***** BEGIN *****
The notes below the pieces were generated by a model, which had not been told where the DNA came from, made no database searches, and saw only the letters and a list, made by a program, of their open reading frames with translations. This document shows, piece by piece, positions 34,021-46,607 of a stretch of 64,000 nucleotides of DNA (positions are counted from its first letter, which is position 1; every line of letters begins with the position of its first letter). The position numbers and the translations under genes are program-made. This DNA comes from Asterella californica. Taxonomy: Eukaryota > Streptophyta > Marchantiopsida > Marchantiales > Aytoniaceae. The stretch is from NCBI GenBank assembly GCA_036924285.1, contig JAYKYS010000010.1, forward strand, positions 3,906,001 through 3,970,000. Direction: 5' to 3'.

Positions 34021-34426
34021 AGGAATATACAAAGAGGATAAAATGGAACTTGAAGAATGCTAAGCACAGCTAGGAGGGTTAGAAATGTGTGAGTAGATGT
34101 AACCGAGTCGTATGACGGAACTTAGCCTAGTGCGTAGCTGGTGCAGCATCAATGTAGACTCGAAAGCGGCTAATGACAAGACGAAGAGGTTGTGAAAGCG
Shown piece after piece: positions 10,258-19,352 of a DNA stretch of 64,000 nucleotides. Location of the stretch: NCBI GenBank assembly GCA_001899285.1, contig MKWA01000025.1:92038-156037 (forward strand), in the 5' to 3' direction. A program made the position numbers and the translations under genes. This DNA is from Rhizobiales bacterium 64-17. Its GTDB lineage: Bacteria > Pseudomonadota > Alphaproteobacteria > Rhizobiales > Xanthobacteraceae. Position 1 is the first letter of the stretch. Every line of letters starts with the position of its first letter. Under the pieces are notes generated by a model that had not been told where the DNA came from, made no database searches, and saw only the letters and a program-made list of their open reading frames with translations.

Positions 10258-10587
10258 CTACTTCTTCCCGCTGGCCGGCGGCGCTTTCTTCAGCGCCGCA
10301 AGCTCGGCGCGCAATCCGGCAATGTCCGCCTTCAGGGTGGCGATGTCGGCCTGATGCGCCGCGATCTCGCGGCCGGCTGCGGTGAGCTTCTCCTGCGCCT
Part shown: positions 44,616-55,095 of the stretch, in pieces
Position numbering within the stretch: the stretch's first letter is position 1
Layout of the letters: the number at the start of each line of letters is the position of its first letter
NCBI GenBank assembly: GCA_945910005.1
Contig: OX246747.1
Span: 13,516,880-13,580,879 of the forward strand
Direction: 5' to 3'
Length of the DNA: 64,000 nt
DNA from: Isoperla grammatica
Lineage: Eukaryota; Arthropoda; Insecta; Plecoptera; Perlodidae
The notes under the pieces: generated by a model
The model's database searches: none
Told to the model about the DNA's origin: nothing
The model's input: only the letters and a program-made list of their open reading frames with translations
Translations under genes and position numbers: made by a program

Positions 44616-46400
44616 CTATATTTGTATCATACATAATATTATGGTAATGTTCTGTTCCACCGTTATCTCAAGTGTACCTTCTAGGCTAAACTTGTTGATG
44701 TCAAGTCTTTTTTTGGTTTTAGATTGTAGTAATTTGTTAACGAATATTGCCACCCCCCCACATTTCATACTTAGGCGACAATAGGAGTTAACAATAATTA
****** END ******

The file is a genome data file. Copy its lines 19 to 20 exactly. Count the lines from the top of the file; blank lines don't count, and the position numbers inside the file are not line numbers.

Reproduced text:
The notes under the pieces: generated by a model
The model's database searches: none